Palestinian youth tell the human stories behind the numbers in the news

Palestinian youth tell the human stories behind the numbers in the news

Khuloud Rabah Sulaiman | 08-03-2017

When missiles and shells fly during war time, even the bravest of men seek cover, waiting until the all-clear sign to venture out. But during the height of the last war waged on Gaza, a young wife and mother could be seen out on the streets, reporting the grisly developments for TV: 30-year-old Israa Mahmoud El-Buhaisi.

Israa is a mother of four—and a seasoned reporter for both Alkofiya TV in Gaza and Iran’s Alalam International News Channel.

Early passions

Israa has wanted to be an international journalist since she was a child. In fifth grade, she already stood out for her gifts in creative writing and public speaking. Her teacher at that time singled her out for her strong, distinguished voice when reciting Arabic, and encouraged her to make announcements over the loudspeaker before classes began. That same teacher—an influential one for Israa—noticed her talent for writing as well, and assigned her homework to develop it further.          

In 2000, at the age of 14, the Tamer Institute for Community Education—a Palestinian nonprofit that promotes reading among young people—accepted her into its programs. Three months later, she began writing for the “Literary Fireflies” section of Gaza’s Al-Ayyam newspaper. Her first publication was a poem titled "Awraq Sajeen" (Life of a Prisoner).

Soon after, she entered a competition sponsored by the Palestinian Authority, which called on participants to describe the negative impact of the Israeli occupation. Israa wrote an essay titled, “Alhm Al-Kabir" (The Big Concern), which focused on the role of Israel in polluting the environment. The result: Israa won the prize for best story and her piece was printed for distribution to Palestinian libraries.

By the 10th grade, she was broadcasting on local radio programs, first with Voice of Freedom and then Voice of the Workers—as a news anchor! She was forced to stop, however, during her final year of secondary school (called tawjihi), which is an intense year of study.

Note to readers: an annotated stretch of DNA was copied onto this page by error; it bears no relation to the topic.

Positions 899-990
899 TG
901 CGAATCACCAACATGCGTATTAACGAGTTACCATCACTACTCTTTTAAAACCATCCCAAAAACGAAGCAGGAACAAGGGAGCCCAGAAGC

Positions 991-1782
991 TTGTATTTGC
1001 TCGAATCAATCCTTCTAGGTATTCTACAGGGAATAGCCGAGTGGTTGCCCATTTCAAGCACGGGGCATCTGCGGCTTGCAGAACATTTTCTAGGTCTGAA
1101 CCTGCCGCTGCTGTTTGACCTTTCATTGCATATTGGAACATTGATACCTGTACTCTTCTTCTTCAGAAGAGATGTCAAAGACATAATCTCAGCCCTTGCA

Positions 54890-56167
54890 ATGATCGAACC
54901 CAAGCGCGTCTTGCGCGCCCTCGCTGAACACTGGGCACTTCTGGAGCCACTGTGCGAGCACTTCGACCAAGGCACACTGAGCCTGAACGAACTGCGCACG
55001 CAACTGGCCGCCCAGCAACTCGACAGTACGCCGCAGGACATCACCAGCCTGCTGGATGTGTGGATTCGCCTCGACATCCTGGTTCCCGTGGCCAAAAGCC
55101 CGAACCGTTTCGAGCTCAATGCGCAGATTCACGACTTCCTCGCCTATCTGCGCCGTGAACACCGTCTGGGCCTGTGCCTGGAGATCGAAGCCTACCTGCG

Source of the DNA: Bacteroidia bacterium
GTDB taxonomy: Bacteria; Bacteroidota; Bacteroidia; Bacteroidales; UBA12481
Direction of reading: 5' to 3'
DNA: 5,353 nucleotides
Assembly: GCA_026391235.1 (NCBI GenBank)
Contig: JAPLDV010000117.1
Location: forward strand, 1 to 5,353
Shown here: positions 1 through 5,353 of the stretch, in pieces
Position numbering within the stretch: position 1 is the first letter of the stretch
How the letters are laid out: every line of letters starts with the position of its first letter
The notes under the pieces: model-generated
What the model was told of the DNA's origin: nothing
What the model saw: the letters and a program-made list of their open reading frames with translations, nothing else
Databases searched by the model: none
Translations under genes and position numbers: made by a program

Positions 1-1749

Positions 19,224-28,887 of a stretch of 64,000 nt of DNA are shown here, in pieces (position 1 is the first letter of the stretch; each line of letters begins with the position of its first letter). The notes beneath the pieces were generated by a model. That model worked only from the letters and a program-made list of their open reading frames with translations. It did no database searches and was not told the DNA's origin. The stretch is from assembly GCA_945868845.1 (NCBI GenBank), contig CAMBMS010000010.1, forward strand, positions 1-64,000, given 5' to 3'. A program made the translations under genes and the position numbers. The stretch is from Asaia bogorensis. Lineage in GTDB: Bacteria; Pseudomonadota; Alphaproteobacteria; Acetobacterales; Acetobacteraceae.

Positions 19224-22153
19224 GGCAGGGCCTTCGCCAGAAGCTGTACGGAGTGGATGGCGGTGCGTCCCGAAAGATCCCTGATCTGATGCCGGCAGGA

Israa interviewing tunnel workers

After a year and half of studying journalism and media at Al-Aqsa University, Israa married Muamer Abu Tabikh, a photographer with Palestine TV. Soon, she gave birth to a baby girl, Layan. Throughout her pregnancy and its accompanying dizziness, nausea and vomiting, she continued to work and attend school.

That is the schedule she maintained in the years that followed. Today, she has four children: Layan, 10; Anas, 9; Mohammed, 6; and Kareem, 2. A babysitter helps take care of them, as needed, until their parents return home at nearly 6 p.m. Israa excelled in her career. In 2010, she was chosen "best correspondent in the Muslim World" by an international conference in Iran.  

Then came July 2014

That’s when Israel launched its third major war on Gaza. Frightened by rumors that Israel was planning a massacre in in their neighborhood of Shejaiya, similar to an earlier assault on the northern town of Beit Hanoun, the couple sent their children to their grandfather’s house in Deir al-Balah.

On July 21, their worst fears came true: Israa and Muamer lived through—and reported about—a massacre. Israeli artillery bombarded the houses at a rate of three shells per minute, supplemented by fighter jets randomly carrying out airstrikes. Because their house was on the edge of the neighborhood, she and her husband were able to flee, running among the dead, bloodstained bodies on the ground. Later, when they could return to their house, they found it was partially damaged; the windows broken, the doors gone, debris everywhere.

During the remainder of the 51-day war, Israa stayed in her office and her husband in his, worried about their three children far away while they reported on the fighting. There was only one day that Israa and her husband were able to see their kids, traveling in an ambulance in order to see them. The couple could stay with them for only two hours, however. When a massacre took place at the Abu Hessein School in Jabalia Camp to the north, they had to return to work, traveling back into Gaza City under a rain of shells and missiles.  

During a four- hour ceasefire on July 31, Israa and Hamid Shubaki, a photographer for Alalam TV, decided to film a report on Gaza's fuel crisis in front of the power plant. Tired, she wanted to rest first.  Shubaki insisted otherwise, insisting he depart immediately in one car, with her following. Before she could leave, however, Israeli artillery fire hit a packed and popular market in Shejaiya. A call from one of her colleagues informed her that Shubaki had been critically wounded. She quickly went to the hospital to check on his status and take photos of the casualties. The emergency department was splattered with blood and pieces of flesh, some of which stuck to her clothes. Israa fainted from the shock and was carried into the Department of Gynecology and Obstetrics, where she was forced to rests for the next three hours. She insisted on returning to work immediately after.

Israa and her family

Looking forward

Today, in a calmer Gaza, Israa is pursuing her master’s degree in political science, hoping to help shape the next generation of youth and help them work for a unified Palestine against Israel. She dreams of teaching this major in university to change Palestine for the better, avoiding the political strife that divides the people today.     

Posted: March 8, 2017

Mentor: Pam Bailey

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